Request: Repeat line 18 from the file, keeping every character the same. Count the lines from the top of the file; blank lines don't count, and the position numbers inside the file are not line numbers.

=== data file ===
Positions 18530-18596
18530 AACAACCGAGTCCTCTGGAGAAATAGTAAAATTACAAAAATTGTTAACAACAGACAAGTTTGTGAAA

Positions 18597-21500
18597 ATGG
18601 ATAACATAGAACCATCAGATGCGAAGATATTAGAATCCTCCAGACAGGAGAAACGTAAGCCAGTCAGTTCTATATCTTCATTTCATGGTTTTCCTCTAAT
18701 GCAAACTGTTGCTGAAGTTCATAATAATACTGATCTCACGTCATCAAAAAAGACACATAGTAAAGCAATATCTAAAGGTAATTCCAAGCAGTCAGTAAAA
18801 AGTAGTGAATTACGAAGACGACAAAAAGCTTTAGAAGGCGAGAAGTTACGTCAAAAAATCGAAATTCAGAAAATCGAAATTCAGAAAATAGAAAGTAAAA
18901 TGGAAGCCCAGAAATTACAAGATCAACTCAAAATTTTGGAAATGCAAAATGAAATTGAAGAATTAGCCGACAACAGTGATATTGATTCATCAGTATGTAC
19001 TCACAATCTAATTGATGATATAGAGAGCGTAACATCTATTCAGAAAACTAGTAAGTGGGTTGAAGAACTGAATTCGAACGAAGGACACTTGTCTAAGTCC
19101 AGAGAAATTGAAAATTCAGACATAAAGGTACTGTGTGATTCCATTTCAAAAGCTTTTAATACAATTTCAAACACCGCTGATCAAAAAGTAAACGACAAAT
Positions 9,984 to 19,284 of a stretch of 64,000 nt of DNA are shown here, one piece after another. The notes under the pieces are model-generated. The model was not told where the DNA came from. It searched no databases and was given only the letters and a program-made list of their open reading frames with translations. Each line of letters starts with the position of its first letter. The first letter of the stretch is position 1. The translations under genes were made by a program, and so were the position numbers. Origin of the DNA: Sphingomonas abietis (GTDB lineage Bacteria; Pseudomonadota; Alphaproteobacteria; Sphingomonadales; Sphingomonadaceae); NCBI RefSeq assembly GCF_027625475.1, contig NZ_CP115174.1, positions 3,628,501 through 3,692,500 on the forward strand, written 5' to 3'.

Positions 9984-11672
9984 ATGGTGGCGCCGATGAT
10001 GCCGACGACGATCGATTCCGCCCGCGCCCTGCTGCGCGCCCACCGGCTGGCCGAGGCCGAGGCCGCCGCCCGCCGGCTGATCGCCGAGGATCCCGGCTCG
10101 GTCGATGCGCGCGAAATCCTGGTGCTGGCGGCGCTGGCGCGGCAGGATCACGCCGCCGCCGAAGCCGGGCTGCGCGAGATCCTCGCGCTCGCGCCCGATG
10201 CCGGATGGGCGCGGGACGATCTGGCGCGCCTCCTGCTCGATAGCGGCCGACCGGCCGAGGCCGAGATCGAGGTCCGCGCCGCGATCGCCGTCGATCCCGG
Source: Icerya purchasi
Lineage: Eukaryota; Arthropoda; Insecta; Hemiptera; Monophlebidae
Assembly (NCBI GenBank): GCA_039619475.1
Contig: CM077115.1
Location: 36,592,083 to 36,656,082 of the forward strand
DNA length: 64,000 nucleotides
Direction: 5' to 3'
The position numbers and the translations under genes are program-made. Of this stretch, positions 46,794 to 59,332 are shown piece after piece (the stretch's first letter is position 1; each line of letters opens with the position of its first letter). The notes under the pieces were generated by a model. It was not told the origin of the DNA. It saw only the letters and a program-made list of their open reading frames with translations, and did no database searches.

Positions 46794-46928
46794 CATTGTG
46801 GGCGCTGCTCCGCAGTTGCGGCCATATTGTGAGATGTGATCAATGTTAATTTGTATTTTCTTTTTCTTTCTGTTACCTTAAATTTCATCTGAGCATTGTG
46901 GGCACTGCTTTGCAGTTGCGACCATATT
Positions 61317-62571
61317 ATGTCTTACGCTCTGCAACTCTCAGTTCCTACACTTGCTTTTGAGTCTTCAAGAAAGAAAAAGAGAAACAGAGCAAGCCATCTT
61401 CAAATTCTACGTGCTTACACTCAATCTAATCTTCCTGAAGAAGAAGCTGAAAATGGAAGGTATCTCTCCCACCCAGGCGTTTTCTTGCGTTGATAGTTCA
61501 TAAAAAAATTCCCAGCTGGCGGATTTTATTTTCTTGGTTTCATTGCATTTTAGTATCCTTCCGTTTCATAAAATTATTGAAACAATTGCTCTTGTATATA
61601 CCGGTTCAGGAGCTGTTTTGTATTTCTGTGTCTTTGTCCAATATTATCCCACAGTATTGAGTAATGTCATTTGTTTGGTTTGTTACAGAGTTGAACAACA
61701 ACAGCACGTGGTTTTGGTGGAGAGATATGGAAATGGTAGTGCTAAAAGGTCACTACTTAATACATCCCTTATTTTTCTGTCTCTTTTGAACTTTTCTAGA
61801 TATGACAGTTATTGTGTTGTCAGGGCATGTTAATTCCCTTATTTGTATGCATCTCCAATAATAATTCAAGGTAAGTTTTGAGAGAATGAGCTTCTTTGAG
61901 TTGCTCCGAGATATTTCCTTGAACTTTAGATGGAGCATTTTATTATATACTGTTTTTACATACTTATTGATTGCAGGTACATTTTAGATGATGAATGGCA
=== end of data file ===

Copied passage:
Lineage: Eukaryota; Arthropoda; Insecta; Hemiptera; Monophlebidae